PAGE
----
British Prime Minister Boris Johnson has told French President Emmanuel Macron that the EU should not believe Brexit will be delayed beyond the October 31 deadline.
Mr Macron earlier told Mr Johnson that the EU would decide by the end of the week whether a Brexit deal was going to be feasible.
The proposals tabled by Mr Johnson last week were quickly dismissed by Brussels and the French leader said it was up to Britain to reconsider before the EU summit on October 17 and 18.
Mr Johnson spent the weekend speaking to EU leaders Mr Macron and Portugal’s Antonia Costa, and will probably travel to the continent this week.
In a call on Sunday, Mr Macron told the British leader that talks could only be advanced through the EU’s chief Brexit negotiator Michel Barnier, who refused to meet him for talks.
“Boris Johnson presented his latest proposals,” an official at the Elysee Palace said of the conversation.
“The president told him that the negotiations should continue swiftly with Michel Barnier’s team in coming days, to evaluate at the end of the week whether a deal is possible that respects European Union principles.”
Mr Johnson’s proposals involve the return of a Customs border on the island of Ireland and a Democratic Unionist party veto on Northern Ireland staying in the EU’s single market for goods, to avoid checks on the border.
Apart from the EU's rejections, the British leader is facing domestic obstacles to his preferred Brexit.
On September 9, MPs passed the Benn Act, which requires Mr Johnson to ask for an extension to the deadline to avoid a no-deal Brexit on October 31.
But on Sunday evening, The Telegraph reported that Mr Johnson would likely try to sidestep the act and is considering legal action to ensure Britain could leave the bloc this month without a deal.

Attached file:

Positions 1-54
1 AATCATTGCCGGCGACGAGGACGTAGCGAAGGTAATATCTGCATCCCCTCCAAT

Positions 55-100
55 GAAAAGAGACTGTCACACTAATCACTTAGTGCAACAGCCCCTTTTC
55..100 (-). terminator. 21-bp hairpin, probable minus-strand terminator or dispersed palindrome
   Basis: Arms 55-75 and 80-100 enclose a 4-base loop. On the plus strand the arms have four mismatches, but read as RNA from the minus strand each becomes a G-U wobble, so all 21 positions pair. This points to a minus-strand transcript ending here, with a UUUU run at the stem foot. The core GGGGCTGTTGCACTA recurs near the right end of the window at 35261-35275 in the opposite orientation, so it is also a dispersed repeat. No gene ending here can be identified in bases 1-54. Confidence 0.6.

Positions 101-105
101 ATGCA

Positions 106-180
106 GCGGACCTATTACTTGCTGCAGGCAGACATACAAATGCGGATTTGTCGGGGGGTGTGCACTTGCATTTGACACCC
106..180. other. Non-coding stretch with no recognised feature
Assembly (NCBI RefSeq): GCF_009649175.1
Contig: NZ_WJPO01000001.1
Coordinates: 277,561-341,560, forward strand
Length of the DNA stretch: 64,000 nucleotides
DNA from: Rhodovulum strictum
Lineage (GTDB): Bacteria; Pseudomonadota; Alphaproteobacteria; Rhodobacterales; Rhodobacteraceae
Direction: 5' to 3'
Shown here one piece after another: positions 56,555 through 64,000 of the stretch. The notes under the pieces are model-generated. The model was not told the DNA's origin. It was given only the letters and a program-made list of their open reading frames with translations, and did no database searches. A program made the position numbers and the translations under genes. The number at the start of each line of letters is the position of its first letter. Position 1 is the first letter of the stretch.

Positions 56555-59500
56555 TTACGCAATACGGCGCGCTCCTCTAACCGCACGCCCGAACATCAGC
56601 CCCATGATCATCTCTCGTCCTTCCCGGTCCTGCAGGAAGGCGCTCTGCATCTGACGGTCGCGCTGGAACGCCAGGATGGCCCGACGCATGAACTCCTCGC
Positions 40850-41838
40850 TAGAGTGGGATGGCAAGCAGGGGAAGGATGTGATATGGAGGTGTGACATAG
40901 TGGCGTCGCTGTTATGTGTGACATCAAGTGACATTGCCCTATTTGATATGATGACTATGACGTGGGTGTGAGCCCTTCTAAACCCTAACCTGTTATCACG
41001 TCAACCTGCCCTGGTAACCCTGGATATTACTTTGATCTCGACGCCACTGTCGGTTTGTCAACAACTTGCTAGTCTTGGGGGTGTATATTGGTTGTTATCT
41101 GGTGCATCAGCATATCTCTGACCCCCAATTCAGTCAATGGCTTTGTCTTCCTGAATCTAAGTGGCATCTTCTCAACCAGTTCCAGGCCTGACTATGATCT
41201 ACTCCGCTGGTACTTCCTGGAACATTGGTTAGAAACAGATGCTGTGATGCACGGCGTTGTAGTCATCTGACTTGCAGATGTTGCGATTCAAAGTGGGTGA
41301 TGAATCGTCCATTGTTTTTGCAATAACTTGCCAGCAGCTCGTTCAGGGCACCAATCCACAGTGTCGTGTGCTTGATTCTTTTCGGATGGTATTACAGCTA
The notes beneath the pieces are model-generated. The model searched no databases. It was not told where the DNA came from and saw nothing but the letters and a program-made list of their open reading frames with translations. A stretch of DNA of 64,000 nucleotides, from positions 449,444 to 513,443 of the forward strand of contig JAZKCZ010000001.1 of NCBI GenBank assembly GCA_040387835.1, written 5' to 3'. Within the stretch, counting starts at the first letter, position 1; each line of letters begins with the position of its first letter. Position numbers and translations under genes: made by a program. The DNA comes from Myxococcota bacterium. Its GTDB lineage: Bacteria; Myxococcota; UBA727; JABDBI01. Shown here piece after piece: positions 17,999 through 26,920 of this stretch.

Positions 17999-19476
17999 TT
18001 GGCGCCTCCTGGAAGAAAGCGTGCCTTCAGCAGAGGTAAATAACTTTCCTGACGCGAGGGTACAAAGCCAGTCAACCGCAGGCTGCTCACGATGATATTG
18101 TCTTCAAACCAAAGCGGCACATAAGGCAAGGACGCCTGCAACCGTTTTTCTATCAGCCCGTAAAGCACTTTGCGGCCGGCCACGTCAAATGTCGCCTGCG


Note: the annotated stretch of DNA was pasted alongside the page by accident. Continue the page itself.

The report, quoting government sources, said Mr Johnson could give evidence before the British Supreme Court to try to persuade judges against forcing him to ask the EU for a delay.
He is likely to lose this appeal, but his aim may be to deflect the blame of not meeting the Brexit deadline, so he could strengthen his hand in an imminent general election.
It is likely that the British public will be asked to go to the polls if the UK has not left the EU by October 31.
The next week is set to be a busy one for Mr Johnson.
Irish leader Leo Varadkar said on Saturday that he wanted to arrange a meeting with him, stressing that time was tight for London to go further with the new Brexit proposals it presented this week.
There were signs that talks between Britain and the EU were breaking down at the weekend, when Mr Barnier said on Saturday that Mr Johnson's government would bear the full responsibility for a no-deal Brexit.